Monday, August 27, 2012

Dijla, the Wise

Almost two thousand kilometres long, she is, the breeder of civilization. The Book of Genesis brands her the third of four rivers branching out of the Garden of Eden. On her banks were prophecies delivered, by the side of the great river. A Sumerian myth claims the god Enki created her, filling it carefully with flowing water.

The water doesn't flow now like it always did, and you can't blame her. Nobody would expect you to continue your job excellently. Not while you helplessly witness glory crushed around you- over and over again.

It began with over a thousand merciless faces sweeping over, like vultures arriving to fish out what they know will soon be dead. Wiping out in instants the work of a million minds. Tearing down mosques, palaces, libraries, hospitals into dust and rubble. Not even the House of Wisdom was spared. That day, Dijla's waters changed colours- blue to black to red. Black with the ink of words. When she had swallowed the books of her people, she took in the blood of killed thinkers.

I like to think that Dijla's preserving all the wisdom she swallowed in her midst. Waiting in patience and in hope the time when her people will be ready again. And then she will help them rise, and go back to flowing happily again.

Photo by Ghassan Malik

On the 1258 Siege of Baghdad
*Dijla is the Arabic word for the River Tigris

Wednesday, August 15, 2012

Under all that glitter and glamour

Dubai at night- Photo from Dubai Informer

Unlocked front doors and that safe, sheltered feeling. The insomnia of the city. Coming back home at 3 in the morning without a turn over your shoulder. Interminable, suffocating traffic. Global village in "Winter". The status quo. That Dubai-an mix of an accent. Gigantic shopping malls. Neat, spotless streets and bins decorated with flowers. Calling Rafeeg for anything you want, anytime, delivered right to your doorstep. Seeing mini-colonies of every country under the sun. Witty, friendly, green police. Etisalat and Du and their hate clubs. Pretty mosques at every corner. Ignored speed radars. The high-heels, and the Ray-bans that stay put in-doors. Street-side Chai karak. Pink taxis. People walking around town with their noses in their BBs. Streets that change everyday and out-dated GPSes. Gamboo3as. Having your petrol filled for you. All the restaurants you can think of. Cooled air, all around. Twenty-somethings and their independent cake and abaya businesses. Niqabs and skimpy clothes. The undercover universes of Karama and Bur Dubai. The other under-cover universes of public transport. The categorization of people. The locals and the almost locals and the expat Arabs and the Desis and the Filipinos. And the white house-wives with their gym and spa subscriptions. The uninterrupted weather rants. The Salik dodgeball. Everyday fireworks.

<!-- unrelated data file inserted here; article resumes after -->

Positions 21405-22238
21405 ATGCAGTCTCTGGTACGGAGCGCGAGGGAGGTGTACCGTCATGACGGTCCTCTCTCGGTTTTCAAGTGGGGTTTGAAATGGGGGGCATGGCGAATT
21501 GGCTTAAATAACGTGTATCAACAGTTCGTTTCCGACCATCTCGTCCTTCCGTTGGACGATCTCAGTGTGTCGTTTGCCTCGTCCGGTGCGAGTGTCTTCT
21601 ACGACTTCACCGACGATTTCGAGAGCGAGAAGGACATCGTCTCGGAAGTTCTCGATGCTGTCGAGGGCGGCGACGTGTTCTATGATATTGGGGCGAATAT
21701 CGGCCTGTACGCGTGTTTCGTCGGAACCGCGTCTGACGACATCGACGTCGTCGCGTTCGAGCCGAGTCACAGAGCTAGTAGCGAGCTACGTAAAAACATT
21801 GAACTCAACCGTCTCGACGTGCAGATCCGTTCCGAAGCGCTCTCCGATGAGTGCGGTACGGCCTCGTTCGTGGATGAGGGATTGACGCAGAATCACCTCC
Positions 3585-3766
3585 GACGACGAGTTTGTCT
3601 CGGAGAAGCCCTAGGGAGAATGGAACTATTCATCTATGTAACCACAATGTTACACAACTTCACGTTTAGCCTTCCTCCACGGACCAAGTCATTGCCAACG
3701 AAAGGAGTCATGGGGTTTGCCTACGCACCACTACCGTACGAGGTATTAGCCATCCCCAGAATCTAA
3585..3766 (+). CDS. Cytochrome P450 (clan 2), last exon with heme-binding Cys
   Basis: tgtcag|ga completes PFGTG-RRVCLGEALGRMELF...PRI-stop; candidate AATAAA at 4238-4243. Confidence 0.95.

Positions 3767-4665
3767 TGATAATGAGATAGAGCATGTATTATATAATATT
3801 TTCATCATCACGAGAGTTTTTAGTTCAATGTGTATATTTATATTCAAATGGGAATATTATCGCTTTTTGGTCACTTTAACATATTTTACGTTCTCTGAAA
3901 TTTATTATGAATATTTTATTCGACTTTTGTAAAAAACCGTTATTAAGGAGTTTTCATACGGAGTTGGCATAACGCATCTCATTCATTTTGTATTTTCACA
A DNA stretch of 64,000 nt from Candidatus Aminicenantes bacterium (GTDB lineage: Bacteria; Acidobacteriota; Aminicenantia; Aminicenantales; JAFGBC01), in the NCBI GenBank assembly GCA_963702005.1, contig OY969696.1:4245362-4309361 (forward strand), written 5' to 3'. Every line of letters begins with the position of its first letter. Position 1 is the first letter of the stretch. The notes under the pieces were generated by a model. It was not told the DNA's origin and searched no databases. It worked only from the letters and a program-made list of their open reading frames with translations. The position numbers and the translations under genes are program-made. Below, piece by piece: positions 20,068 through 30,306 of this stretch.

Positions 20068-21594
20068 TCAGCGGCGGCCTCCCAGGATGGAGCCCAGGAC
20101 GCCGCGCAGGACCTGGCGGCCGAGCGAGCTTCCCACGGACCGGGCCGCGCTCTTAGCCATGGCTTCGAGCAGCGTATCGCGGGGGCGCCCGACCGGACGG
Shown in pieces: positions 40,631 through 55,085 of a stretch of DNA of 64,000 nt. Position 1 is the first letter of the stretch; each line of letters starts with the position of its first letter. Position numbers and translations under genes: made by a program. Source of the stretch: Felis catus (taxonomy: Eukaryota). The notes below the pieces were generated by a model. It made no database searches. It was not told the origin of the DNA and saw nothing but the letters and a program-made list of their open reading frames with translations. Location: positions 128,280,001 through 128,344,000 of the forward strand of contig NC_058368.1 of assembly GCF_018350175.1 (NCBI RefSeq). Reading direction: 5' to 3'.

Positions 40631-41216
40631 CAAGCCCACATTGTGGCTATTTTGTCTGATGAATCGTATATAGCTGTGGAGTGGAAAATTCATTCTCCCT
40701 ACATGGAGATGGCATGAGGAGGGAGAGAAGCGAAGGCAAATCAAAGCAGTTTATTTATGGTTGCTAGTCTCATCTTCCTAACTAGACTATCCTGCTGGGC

After you've lived somewhere for a while, the good and the ugly start to infuse and eventually become- the familiar. It's not that the pros and cons stop being what they are. It's just that they sink into you- or you sink into them. Like how the initial pleasure and shock of owning a fancy car and having to wear ugly uniform for school stop having that effect on you.

The Dubai-ans here are mostly not really Dubai-ans. They have their own homes to pine for somewhere else. Circumstance got them here, and Comfort kept them. Gripped them in not so reluctantly. I don't know about anyone else but I can speak for myself. The damage has been done- I have been enchanted by my temporary home. 

Thursday, August 2, 2012

Up all night, the nation of the day

It was the second of August 1990, twenty two years ago, when the peaceful little country of Kuwait turned into a battlefield overnight.

I hadn't yet come into this world. Only snippets from here and there complete the story for me: the irony of my mother's family escaping their country's dictator, only to find one fine morning's skies announcing his arrival at their new place- my Kuwaiti relatives on one side facing their new upturned world with grace- my Iraqi relatives on the other side watching truck after truck of stolen Kuwaiti items entering their country. 

Burnt buildings, innocent dead bodies, stolen homes, Saddam's men everywhere. And a people refusing to give up their home. Doing whatever they can to keep their world intact- even if it meant having to collect their own garbage from the street after a lifetime of others doing the dirty work for them.

Is anyone watching the drama Saher el Leil, Watan el Nahar? "It contains great offense for us Iraqis" said my dermatologist today morning with a tight face. Only if you want a tyrannical regime like that to represent your nation! "Lots of exaggerations" replies my dad. More like- an understatement. We Iraqis know more than any other victims the extent that the inhumane can reach. 

No matter how many years pass by, we must never forget their martyrs. Not to breed hatred, nor to block reconciliation, but as a tribute to those who stood up in the face of oppression, and as a reminder that bravery always pays off in the end. 

Pictures of the Kuwaiti martyrs- by Dhirar al- Fadhala

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